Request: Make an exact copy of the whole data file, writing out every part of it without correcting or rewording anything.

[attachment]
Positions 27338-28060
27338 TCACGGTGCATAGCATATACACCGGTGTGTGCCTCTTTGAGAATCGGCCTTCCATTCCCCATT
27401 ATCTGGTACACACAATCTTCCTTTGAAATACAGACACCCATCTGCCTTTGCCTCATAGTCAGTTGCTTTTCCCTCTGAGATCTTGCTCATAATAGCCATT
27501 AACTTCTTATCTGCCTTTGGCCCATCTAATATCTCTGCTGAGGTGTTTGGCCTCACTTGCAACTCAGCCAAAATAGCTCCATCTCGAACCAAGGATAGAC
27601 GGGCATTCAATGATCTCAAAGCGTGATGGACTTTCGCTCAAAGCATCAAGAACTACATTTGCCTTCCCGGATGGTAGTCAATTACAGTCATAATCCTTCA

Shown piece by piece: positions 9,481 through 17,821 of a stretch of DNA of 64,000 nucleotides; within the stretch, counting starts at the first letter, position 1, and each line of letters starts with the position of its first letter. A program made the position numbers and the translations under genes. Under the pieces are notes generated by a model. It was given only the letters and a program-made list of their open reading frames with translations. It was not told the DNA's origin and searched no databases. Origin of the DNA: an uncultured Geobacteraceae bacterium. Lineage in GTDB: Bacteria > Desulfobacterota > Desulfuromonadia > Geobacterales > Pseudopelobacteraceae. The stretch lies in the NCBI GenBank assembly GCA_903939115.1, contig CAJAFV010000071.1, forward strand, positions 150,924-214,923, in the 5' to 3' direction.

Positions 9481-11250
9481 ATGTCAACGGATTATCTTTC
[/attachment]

Positions 27338-28060
27338 TCACGGTGCATAGCATATACACCGGTGTGTGCCTCTTTGAGAATCGGCCTTCCATTCCCCATT
27401 ATCTGGTACACACAATCTTCCTTTGAAATACAGACACCCATCTGCCTTTGCCTCATAGTCAGTTGCTTTTCCCTCTGAGATCTTGCTCATAATAGCCATT
27501 AACTTCTTATCTGCCTTTGGCCCATCTAATATCTCTGCTGAGGTGTTTGGCCTCACTTGCAACTCAGCCAAAATAGCTCCATCTCGAACCAAGGATAGAC
27601 GGGCATTCAATGATCTCAAAGCGTGATGGACTTTCGCTCAAAGCATCAAGAACTACATTTGCCTTCCCGGATGGTAGTCAATTACAGTCATAATCCTTCA

Shown piece by piece: positions 9,481 through 17,821 of a stretch of DNA of 64,000 nucleotides; within the stretch, counting starts at the first letter, position 1, and each line of letters starts with the position of its first letter. A program made the position numbers and the translations under genes. Under the pieces are notes generated by a model. It was given only the letters and a program-made list of their open reading frames with translations. It was not told the DNA's origin and searched no databases. Origin of the DNA: an uncultured Geobacteraceae bacterium. Lineage in GTDB: Bacteria > Desulfobacterota > Desulfuromonadia > Geobacterales > Pseudopelobacteraceae. The stretch lies in the NCBI GenBank assembly GCA_903939115.1, contig CAJAFV010000071.1, forward strand, positions 150,924-214,923, in the 5' to 3' direction.

Positions 9481-11250
9481 ATGTCAACGGATTATCTTTC